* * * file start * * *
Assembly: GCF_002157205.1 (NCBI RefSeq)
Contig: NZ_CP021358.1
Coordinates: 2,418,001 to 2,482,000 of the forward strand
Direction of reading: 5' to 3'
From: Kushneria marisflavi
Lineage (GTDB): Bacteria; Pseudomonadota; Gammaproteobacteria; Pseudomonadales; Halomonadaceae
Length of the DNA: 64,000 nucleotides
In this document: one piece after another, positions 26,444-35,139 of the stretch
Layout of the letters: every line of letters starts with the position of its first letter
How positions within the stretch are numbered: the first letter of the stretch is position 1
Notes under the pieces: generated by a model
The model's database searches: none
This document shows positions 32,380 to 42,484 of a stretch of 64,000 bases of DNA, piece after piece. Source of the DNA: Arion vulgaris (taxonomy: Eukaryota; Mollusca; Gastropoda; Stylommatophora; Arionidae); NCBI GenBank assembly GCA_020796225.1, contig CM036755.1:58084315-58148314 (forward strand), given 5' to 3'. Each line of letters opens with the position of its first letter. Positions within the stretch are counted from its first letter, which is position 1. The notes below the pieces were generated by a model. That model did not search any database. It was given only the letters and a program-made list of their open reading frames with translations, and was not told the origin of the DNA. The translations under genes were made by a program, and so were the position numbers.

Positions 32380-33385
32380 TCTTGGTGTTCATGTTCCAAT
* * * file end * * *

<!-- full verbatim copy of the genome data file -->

Assembly: GCF_002157205.1 (NCBI RefSeq)
Contig: NZ_CP021358.1
Coordinates: 2,418,001 to 2,482,000 of the forward strand
Direction of reading: 5' to 3'
From: Kushneria marisflavi
Lineage (GTDB): Bacteria; Pseudomonadota; Gammaproteobacteria; Pseudomonadales; Halomonadaceae
Length of the DNA: 64,000 nucleotides
In this document: one piece after another, positions 26,444-35,139 of the stretch
Layout of the letters: every line of letters starts with the position of its first letter
How positions within the stretch are numbered: the first letter of the stretch is position 1
Notes under the pieces: generated by a model
The model's database searches: none
This document shows positions 32,380 to 42,484 of a stretch of 64,000 bases of DNA, piece after piece. Source of the DNA: Arion vulgaris (taxonomy: Eukaryota; Mollusca; Gastropoda; Stylommatophora; Arionidae); NCBI GenBank assembly GCA_020796225.1, contig CM036755.1:58084315-58148314 (forward strand), given 5' to 3'. Each line of letters opens with the position of its first letter. Positions within the stretch are counted from its first letter, which is position 1. The notes below the pieces were generated by a model. That model did not search any database. It was given only the letters and a program-made list of their open reading frames with translations, and was not told the origin of the DNA. The translations under genes were made by a program, and so were the position numbers.

Positions 32380-33385
32380 TCTTGGTGTTCATGTTCCAAT